So long as the miracle was defined and dismissed as a...

The Christian Science Monitor

So long as the miracle was defined and dismissed as a supernatural occurrence, it made practically very little difference to religion. Orthodoxy accepted it as an act of faith, and explained, through the mouth of a famous pope, that only the acceptance of the supernatural constituted faith. Skepticism, if bitter, dismissed it with ridicule; if kindly, sought to explain it away, and so redeem the sanity and veracity of the gospel historians. Then came natural science, holding the scales level between orthodoxy and skepticism; pointing out to both that the impossible never happens; and adding, for the benefit of the latter, that the defense of the good faith of the evangelists must be based on something stronger than editorial glosses. So matters stood when Mrs. Eddy discovered Christian Science, and, in a moment, the miracle was rescued from the realm of speculation and ecclesiastical dogmatism, and given back to the divine Science of the gospel historians.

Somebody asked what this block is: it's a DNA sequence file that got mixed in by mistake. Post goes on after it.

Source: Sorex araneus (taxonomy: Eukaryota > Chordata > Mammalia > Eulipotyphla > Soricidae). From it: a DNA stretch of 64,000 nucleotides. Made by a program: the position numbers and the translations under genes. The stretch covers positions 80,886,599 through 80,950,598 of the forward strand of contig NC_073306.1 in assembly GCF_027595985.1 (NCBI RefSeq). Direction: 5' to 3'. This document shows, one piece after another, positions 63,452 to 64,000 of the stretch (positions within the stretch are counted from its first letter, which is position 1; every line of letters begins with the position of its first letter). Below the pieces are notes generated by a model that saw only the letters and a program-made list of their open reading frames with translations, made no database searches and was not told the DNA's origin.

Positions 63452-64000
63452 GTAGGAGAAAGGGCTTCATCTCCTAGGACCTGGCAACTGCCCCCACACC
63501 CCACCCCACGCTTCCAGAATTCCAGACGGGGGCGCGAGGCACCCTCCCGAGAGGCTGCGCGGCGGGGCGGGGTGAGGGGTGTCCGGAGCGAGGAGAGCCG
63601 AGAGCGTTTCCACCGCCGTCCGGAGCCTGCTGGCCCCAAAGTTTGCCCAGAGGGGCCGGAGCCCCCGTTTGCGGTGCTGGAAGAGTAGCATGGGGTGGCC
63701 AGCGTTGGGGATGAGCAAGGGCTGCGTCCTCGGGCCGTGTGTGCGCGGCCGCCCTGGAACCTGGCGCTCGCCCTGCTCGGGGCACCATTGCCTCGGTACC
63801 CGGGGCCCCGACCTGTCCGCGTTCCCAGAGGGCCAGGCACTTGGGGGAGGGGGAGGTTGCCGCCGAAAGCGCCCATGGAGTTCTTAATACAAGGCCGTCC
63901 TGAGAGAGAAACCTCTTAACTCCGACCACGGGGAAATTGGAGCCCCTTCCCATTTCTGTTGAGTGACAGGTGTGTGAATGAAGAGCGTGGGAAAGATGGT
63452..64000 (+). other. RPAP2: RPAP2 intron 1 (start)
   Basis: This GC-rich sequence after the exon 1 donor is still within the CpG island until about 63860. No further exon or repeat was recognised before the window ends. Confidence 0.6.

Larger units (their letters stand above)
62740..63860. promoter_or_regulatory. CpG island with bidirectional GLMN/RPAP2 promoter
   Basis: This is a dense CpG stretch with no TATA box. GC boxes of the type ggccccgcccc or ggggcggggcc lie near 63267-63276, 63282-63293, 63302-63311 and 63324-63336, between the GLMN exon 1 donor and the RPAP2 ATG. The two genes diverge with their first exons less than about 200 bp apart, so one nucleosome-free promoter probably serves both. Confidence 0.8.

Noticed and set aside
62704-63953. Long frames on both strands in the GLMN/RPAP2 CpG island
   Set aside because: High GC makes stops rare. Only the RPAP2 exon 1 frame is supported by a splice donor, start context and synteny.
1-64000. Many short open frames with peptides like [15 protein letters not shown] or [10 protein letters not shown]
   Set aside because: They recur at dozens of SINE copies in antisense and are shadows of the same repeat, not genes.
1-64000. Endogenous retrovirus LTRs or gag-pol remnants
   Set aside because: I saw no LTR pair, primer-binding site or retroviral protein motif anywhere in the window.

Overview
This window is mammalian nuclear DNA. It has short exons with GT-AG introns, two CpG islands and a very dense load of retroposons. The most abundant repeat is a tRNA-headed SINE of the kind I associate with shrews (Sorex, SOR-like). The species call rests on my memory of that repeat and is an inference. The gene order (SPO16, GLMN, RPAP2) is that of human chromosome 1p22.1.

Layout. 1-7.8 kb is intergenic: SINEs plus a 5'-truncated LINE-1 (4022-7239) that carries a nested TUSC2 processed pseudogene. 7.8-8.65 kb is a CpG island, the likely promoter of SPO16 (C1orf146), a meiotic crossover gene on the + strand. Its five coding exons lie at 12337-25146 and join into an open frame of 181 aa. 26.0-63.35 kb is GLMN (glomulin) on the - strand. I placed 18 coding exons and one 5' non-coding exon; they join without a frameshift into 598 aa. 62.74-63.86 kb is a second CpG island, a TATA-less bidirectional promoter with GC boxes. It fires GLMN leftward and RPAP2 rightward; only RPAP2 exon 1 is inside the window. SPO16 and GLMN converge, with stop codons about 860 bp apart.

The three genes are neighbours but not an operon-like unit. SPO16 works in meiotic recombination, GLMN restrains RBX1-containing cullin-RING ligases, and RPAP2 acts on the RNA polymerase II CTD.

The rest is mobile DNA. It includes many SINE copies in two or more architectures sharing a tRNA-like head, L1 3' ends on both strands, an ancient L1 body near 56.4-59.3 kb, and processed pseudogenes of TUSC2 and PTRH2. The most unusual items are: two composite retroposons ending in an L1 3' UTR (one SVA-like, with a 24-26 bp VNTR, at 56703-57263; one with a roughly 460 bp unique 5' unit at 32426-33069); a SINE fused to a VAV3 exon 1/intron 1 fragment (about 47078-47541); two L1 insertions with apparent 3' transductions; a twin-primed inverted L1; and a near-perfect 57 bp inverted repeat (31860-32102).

Now the word miracle never had any supernatural significance until such was forced upon it by dogmatic Christianity. It meant, in its original Latin form, simply something strange, and was the word used by the philosophers of pagan Rome to describe their experiments and demonstrations. The man who first borrowed it from pagan philosophy and applied it to the works of Christ Jesus was Jerome; but there is not only nothing to show that Jerome desired to distort the meaning of the word, there is everything to show that he did not. The evidence of this lies in the Vulgate, in which in translating from the original Greek words of the gospel, suvamis and onmeiov, he used their exact Latin equivalents, virtus meaning virtue in the sense of power, and signum meaning a sign. It is obvious, therefore, that the student of Christian exegetics will have to find his definition of a miracle as something supernatural, later than the fourth century.

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